Rafts ready and waiting to be loaded back up for the day ahead. Photo credit: Eric Booton
Airborne, we crossed Cook Inlet and began tracing the Susitna River north. My twin sister, Shauna, rode co-pilot in a Cessna 206 atop floats. Moose meandered wetlands and swans dotted water bodies below. In every direction, rivers transected the landscape while glaciers and notorious summits bobbed about in the distance.
Together with two friends, we were bound for Lake Creek, a renowned Alaskan wilderness float destination. We’d spend the next five days fighting rapids and fish on one of Alaska’s officially recognized Recreational Rivers.
Having rafted several remote rivers in Alaska, and in the company of skilled partners that I trust, I felt well prepared for the trip ahead. However, I was entirely unprepared for the intense beauty of Lake Creek’s headwaters, Chelatna Lake, as it stole the horizon.
The 7-mile-long lake is the largest in the Matanuska-Susitna Valley, and from my vantage point above, every inch of it is enchanting. After we touched down and cut across glassy water, we were greeted at the lake’s outlet by sockeye salmon, sporting vibrant spawning colors and dancing over redds as our boats drifted by. Right on cue, rods in both rafts were bent and the first fish of the trip were caught, celebrated, and released.
Choked up, the outlet of the lake quickly picked up steam as we drifted past the threshold from lake to creek. With bulging boulders and subsurface sweepers requiring quick maneuvering around every corner, Lake Creek didn’t skip a beat in giving us a taste of its character. Suddenly, the advice a friend gave me before the trip echoed in every corner of my mind: “make sure you have more than one strong rower in each boat”.
Lake Creek is one of six rivers in the Susitna River basin designated as a “Recreational River” by the Alaska State Legislature in 1988, ensuring recreational access along a mile-wide corridor along the river for public and recreation access. The Susitna Basin Recreational Rivers plan was created in 1991 to preserve the important characteristics of these rivers and the diverse recreation opportunities they host.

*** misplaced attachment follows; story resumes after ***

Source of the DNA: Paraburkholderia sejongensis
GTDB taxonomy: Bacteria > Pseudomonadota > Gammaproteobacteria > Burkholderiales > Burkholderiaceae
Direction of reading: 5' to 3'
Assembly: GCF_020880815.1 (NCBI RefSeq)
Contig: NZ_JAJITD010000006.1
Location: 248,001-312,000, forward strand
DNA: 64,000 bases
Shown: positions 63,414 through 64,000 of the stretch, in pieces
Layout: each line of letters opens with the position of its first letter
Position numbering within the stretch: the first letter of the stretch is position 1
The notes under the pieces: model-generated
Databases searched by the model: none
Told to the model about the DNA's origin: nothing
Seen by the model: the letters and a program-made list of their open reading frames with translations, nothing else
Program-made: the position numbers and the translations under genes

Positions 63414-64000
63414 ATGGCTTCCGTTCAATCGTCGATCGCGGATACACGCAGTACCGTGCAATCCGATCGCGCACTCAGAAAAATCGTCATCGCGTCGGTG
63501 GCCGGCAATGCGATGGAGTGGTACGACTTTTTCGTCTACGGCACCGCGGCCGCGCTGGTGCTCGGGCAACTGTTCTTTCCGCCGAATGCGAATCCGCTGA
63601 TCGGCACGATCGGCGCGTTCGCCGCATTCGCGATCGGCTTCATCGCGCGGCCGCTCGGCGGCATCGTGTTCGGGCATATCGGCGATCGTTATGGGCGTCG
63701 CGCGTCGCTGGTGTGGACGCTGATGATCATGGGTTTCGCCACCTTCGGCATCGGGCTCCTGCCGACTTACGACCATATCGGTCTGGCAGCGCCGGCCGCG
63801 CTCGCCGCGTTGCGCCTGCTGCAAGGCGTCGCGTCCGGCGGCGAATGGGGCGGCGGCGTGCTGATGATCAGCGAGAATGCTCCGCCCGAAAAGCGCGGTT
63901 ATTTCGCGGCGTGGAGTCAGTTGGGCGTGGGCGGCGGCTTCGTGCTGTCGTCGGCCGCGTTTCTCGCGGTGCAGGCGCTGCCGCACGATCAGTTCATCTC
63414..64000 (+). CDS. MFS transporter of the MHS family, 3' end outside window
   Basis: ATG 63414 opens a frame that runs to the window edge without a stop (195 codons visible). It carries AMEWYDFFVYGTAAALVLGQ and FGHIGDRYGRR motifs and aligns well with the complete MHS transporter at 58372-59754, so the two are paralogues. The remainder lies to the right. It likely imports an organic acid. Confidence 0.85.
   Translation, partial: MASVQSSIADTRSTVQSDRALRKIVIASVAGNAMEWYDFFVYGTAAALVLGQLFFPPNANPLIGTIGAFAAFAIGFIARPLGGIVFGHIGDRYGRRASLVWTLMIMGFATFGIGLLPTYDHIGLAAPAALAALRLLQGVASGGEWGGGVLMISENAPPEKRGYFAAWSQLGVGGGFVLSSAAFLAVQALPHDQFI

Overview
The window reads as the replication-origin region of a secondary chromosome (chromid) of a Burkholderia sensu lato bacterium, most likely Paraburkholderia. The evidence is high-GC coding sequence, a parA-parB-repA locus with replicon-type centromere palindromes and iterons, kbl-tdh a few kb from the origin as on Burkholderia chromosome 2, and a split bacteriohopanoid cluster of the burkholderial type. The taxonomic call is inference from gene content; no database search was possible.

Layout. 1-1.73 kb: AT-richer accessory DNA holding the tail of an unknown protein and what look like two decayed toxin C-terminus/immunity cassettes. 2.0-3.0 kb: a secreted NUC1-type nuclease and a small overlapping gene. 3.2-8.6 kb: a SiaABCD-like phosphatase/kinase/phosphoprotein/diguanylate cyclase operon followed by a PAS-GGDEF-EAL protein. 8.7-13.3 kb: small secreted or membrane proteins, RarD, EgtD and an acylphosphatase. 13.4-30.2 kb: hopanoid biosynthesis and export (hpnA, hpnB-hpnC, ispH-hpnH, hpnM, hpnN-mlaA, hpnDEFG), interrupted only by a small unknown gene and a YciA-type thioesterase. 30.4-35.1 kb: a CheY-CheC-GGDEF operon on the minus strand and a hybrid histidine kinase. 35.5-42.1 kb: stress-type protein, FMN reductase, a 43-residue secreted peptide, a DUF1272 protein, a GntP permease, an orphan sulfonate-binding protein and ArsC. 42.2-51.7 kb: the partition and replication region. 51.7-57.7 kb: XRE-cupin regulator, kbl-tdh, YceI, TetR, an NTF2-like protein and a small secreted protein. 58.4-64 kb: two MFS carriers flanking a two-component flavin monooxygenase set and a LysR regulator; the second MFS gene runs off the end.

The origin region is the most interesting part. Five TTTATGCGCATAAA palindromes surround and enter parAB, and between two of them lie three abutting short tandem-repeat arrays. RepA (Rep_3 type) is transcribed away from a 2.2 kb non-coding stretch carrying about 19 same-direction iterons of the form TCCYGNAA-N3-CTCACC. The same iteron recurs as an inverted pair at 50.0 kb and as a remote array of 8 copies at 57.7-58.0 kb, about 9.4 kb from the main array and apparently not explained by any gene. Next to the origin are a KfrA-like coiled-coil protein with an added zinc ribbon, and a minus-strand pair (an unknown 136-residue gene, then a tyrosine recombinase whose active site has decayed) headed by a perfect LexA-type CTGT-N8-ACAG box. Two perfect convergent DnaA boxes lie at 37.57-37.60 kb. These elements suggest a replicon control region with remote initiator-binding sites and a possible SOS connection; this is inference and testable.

Lake Creek and its fellow Recreational Rivers in the Susitna Basin are reserved under the Alaska Constitution for a special purpose, and each of the rivers features its own management plan to maintain its recreation opportunities.
During the 2021 Legislative Session, a bill was introduced into the state’s senate by Alaska Governor Mike Dunleavy to repeal the Susitna Basin Recreational Rivers Plan. Motivated by a desire to pave the way for access by resource extractive industries, including speculative and highly subsidized mining projects and the West Susitna Access Road, Senate Bill 97 would jeopardize the health of, and access to, six of the region’s most important rivers for recreational users, hunting and fishing lodges, and other recreational industries.
Lake Creek is 54 miles long, and the first 46 miles are class II and sustained class III rapids, with two class IV sections. The most noteworthy of the latter is “The Drop,” which is clearly called out in every guidebook and brought words of caution from every boater I’d talked to prior to this trip.
Below the canyon, the riverbed widens and Lake Creek becomes more subdued, class I water. As we floated by, salmon carcasses lined the banks and the stench of rotting flesh took hold in our sinuses. We spotted a brown bear with a salmon snack dangling from its jaws and turned the corner to find a black bear performing a balancing act across a downed cottonwood.
The eddies and soft water were stacked with crimson coho bound for upstream spawning beds. Pulling off on a fishy-looking bend, we saw unmistakable signs of life in every direction. On Shauna’s first cast, she found the famous Alaska trout fishing we had all hoped for.
With spawning chum salmon in sight, nearly every cast connected with a wild Alaska rainbow trout, and all effort to control our excitement was abandoned. We were four grown humans giggling with the feverish intensity of toddlers, an extraordinary reward for the 46 miles of river we had already run.
It wasn’t long before each of us had caught and released more trout than we could count. Quite content, we tied on mouse patterns, upping the challenge and intensifying the giggles to hollers.
As the story of nearly every river trip goes, our time on Lake Creek wasn’t long enough. Lounging with the stars and listening to an owl’s hoot around the fire in our final camp, feeling rejuvenated and inspired with our fishing desires long fulfilled, we couldn’t help celebrating our good fortune while wishing for another day living the lives’ we love on one of Alaska’s designated “Recreational Rivers” in good company.
While we didn’t see another human on our trip, an occurrence I deem fortunate, the boot prints left behind by others and jet boats tightly tucked in the brush by remote cabin owners hint at this river’s value to Alaskans.
The attack on the Recreational Rivers of the Susitna Basin hasn’t been successful yet, but many hunters, anglers and Alaskans are angered by the notion that they would be targeted.
The Susitna Basin Recreational Rivers Management Plan was created through the collaboration of agencies, organizations, and the legislature, along with the contributions of thousands of individual Alaskans. The plan promotes stewardship of the area and is a gift to future residents who will inherit these wild rivers.
This is Alaska, a big state with an even bigger reputation, and a big prize for many industries. Repealing the Susitna Basin Recreational Rivers Management Plan would limit public access and jeopardize the health of some of our most prized rivers, while prioritizing the remote west-Susitna region for resource extraction industries over the public interest. Consider me among the many Alaska anglers and hunters up in arms over our governor’s short-sighted suggestion.